When Gotham is ashes, you have my permission to die.
This blog post is just a reminder that The Dark Knight Rises comes out in exactly a month.
What? Well I guess you’re right I should probably write a little more!
Last month around this time, our very own Jeff Moss wrote a post about Thanos, to give everyone the info they needed to learn about this character who has recently seen a rise in mainstream popularity. You know which other character has recently seen a giant spike in public interest? Bane! Now seeing as I’m a resident Bat-Expert (it’s a real field, I have a degree, I’ll show it to you sometime) and because we at The 4th Wall strive to give our fans/public/readers everything they need and want, I’ve decided to give you this little amuse-bouche of this excellent character.
So who is Bane? Bane is one of the most intelligent, powerful and imposing villains in Batman‘s Rogues Gallery. His first appearance is in the “Vengeance of Bane” storyline where we’re given his backstory. Born on the island of Santa Prisca, in Peña Dura Prison, Bane was brought into a harsh and difficult world. His father, a revolutionary, had died during the Revolution, and due to Santa Prisca’s corrupt government and harsh laws, Bane was forced to serve time for his father’s crimes. His mother died when he was very young, and he continued to live inside the prison, eventually thriving. He read, exercised, trained and received his education from various prison inmates. When the Prison’s head honcho’s figured out that Bane was more or less running the show inside the prison, they forced him to be a part of an experiment with a new steroid compound named Venom, meant to increase a person’s muscle mass to insanely powerful proportions. Most other patients had died during the experiment, so it was a win or win for the prison whether Bane lived or died. Due to his upbringing and natural resolve, Bane survived and Venom would become a part of his character forever.
Later on, after leaving Peña Dura, one of his cronies would describe Gotham City to Bane and tell him of The Batman. Bane grew to obsess over Batman, wanting to study him, learn about him and who he was, and then systematically destroy him. This would lead to the definitive storyline Knightfall. I don’t want to spoil Knightfall for those of you who haven’t read it yet, but it is the story that would give Bane his prominence in the Batman universe and define him as a force to be reckoned with. He would continue to appear in all venues of Batman, such as comics, cartoons (pretty much every cartoon has featured an appearance of Bane, varying from a straight adaption of the comic book version, to a giant red Bane in WB’s The Batman), video games, films (the infamous Batman & Robin!) and even radio plays.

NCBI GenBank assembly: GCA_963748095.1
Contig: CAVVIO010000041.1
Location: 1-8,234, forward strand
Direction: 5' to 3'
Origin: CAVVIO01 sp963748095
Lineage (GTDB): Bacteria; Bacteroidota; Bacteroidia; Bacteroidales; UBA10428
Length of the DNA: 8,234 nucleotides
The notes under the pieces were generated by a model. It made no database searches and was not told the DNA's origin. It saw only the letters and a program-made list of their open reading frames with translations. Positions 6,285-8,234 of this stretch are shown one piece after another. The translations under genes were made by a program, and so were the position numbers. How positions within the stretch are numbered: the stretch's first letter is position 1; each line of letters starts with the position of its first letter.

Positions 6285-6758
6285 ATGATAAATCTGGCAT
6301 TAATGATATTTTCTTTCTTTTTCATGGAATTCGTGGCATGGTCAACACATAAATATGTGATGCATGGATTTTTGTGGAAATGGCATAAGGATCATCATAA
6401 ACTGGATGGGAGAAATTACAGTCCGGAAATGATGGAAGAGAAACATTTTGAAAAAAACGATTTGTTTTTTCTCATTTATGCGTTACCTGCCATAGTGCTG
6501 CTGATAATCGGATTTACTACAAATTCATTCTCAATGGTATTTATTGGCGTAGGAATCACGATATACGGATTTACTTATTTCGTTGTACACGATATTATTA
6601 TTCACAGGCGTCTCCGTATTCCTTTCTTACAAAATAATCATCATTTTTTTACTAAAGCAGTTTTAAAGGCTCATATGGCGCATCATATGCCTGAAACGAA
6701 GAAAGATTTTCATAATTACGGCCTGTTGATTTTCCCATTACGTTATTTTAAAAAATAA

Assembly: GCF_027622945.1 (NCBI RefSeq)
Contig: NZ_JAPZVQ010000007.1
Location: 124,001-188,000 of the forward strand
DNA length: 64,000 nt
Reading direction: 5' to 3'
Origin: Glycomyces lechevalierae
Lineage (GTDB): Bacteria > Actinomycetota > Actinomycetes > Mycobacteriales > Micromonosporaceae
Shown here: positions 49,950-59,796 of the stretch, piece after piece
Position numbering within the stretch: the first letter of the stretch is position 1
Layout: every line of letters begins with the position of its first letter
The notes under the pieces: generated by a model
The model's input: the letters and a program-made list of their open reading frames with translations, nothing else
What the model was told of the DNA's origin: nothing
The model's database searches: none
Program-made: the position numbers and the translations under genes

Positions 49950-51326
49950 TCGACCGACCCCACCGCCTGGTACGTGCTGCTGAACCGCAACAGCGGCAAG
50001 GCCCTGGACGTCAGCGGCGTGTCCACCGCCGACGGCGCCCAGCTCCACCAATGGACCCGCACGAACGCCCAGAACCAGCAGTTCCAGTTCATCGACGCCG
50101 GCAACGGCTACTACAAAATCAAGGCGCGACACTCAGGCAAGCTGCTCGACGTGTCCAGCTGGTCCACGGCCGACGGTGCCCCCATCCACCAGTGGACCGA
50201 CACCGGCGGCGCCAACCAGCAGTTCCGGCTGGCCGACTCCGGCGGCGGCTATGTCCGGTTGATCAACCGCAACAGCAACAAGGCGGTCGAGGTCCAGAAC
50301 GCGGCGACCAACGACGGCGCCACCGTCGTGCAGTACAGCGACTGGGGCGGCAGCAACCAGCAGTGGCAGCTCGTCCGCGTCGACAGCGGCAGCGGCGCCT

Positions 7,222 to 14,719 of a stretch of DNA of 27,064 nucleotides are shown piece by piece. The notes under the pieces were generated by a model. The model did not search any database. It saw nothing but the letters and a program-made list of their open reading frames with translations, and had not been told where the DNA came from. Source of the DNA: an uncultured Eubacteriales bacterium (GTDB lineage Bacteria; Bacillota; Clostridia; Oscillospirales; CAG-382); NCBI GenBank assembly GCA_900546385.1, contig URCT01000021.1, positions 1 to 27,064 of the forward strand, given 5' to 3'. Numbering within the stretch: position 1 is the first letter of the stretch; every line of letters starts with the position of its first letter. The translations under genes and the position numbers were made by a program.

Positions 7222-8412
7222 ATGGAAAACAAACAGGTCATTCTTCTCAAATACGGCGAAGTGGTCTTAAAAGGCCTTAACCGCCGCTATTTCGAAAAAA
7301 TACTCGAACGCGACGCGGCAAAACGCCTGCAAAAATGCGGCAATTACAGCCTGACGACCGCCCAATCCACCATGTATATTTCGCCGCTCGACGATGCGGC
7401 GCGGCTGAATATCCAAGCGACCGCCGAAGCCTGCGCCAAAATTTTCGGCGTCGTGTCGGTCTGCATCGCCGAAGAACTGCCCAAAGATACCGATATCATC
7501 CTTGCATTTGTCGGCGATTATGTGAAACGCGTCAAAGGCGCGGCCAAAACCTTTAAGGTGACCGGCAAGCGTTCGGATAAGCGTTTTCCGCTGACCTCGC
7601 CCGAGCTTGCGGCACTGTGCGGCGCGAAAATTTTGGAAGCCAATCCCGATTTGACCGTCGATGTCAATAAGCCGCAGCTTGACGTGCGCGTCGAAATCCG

The most fascinating aspect of Bane, and the aspect that attracts me to this character, is that while most Batman villains have a specific fixation (Penguins loves birds, Riddler does riddles, Calendar Man knows and commits crimes on all kinds of holidays) the really and truly great villains are fixated on Batman himself. Joker wants to kill Batman because he’s got connection to him, that one can’t exist without the other. But Bane wants to break down every aspect of Batman/Bruce Wayne down to his very core, because Bane and Bruce are exact opposites. The destruction of Batman is the destruction of everything that ever fought against Bane and made his life miserable. And that is what good character development looks like.
If you’d like to read more stories where Bane is the headlining villain, you should check out these books:
Batman: Knightfall Vol. 1 (collecting Batman: Vengeance Of Bane Special #1, Batman #491-500, Detective Comics #659-660, Showcase ’93 #7-8 and Batman: Shadow Of The Bat #17-18)
Batman: Knightfall Vol. 2 (collecting Detective Comics #667-675, Batman #501-508, Batman: Shadow Of The Bat #19-28, Catwoman #6-7 and Robin #7)
Batman Versus Bane (collecting Batman: Vengeance Of Bane #1, Batman: Bane Of The Demon #1-4, 52 #46, Countdown #4 and 7)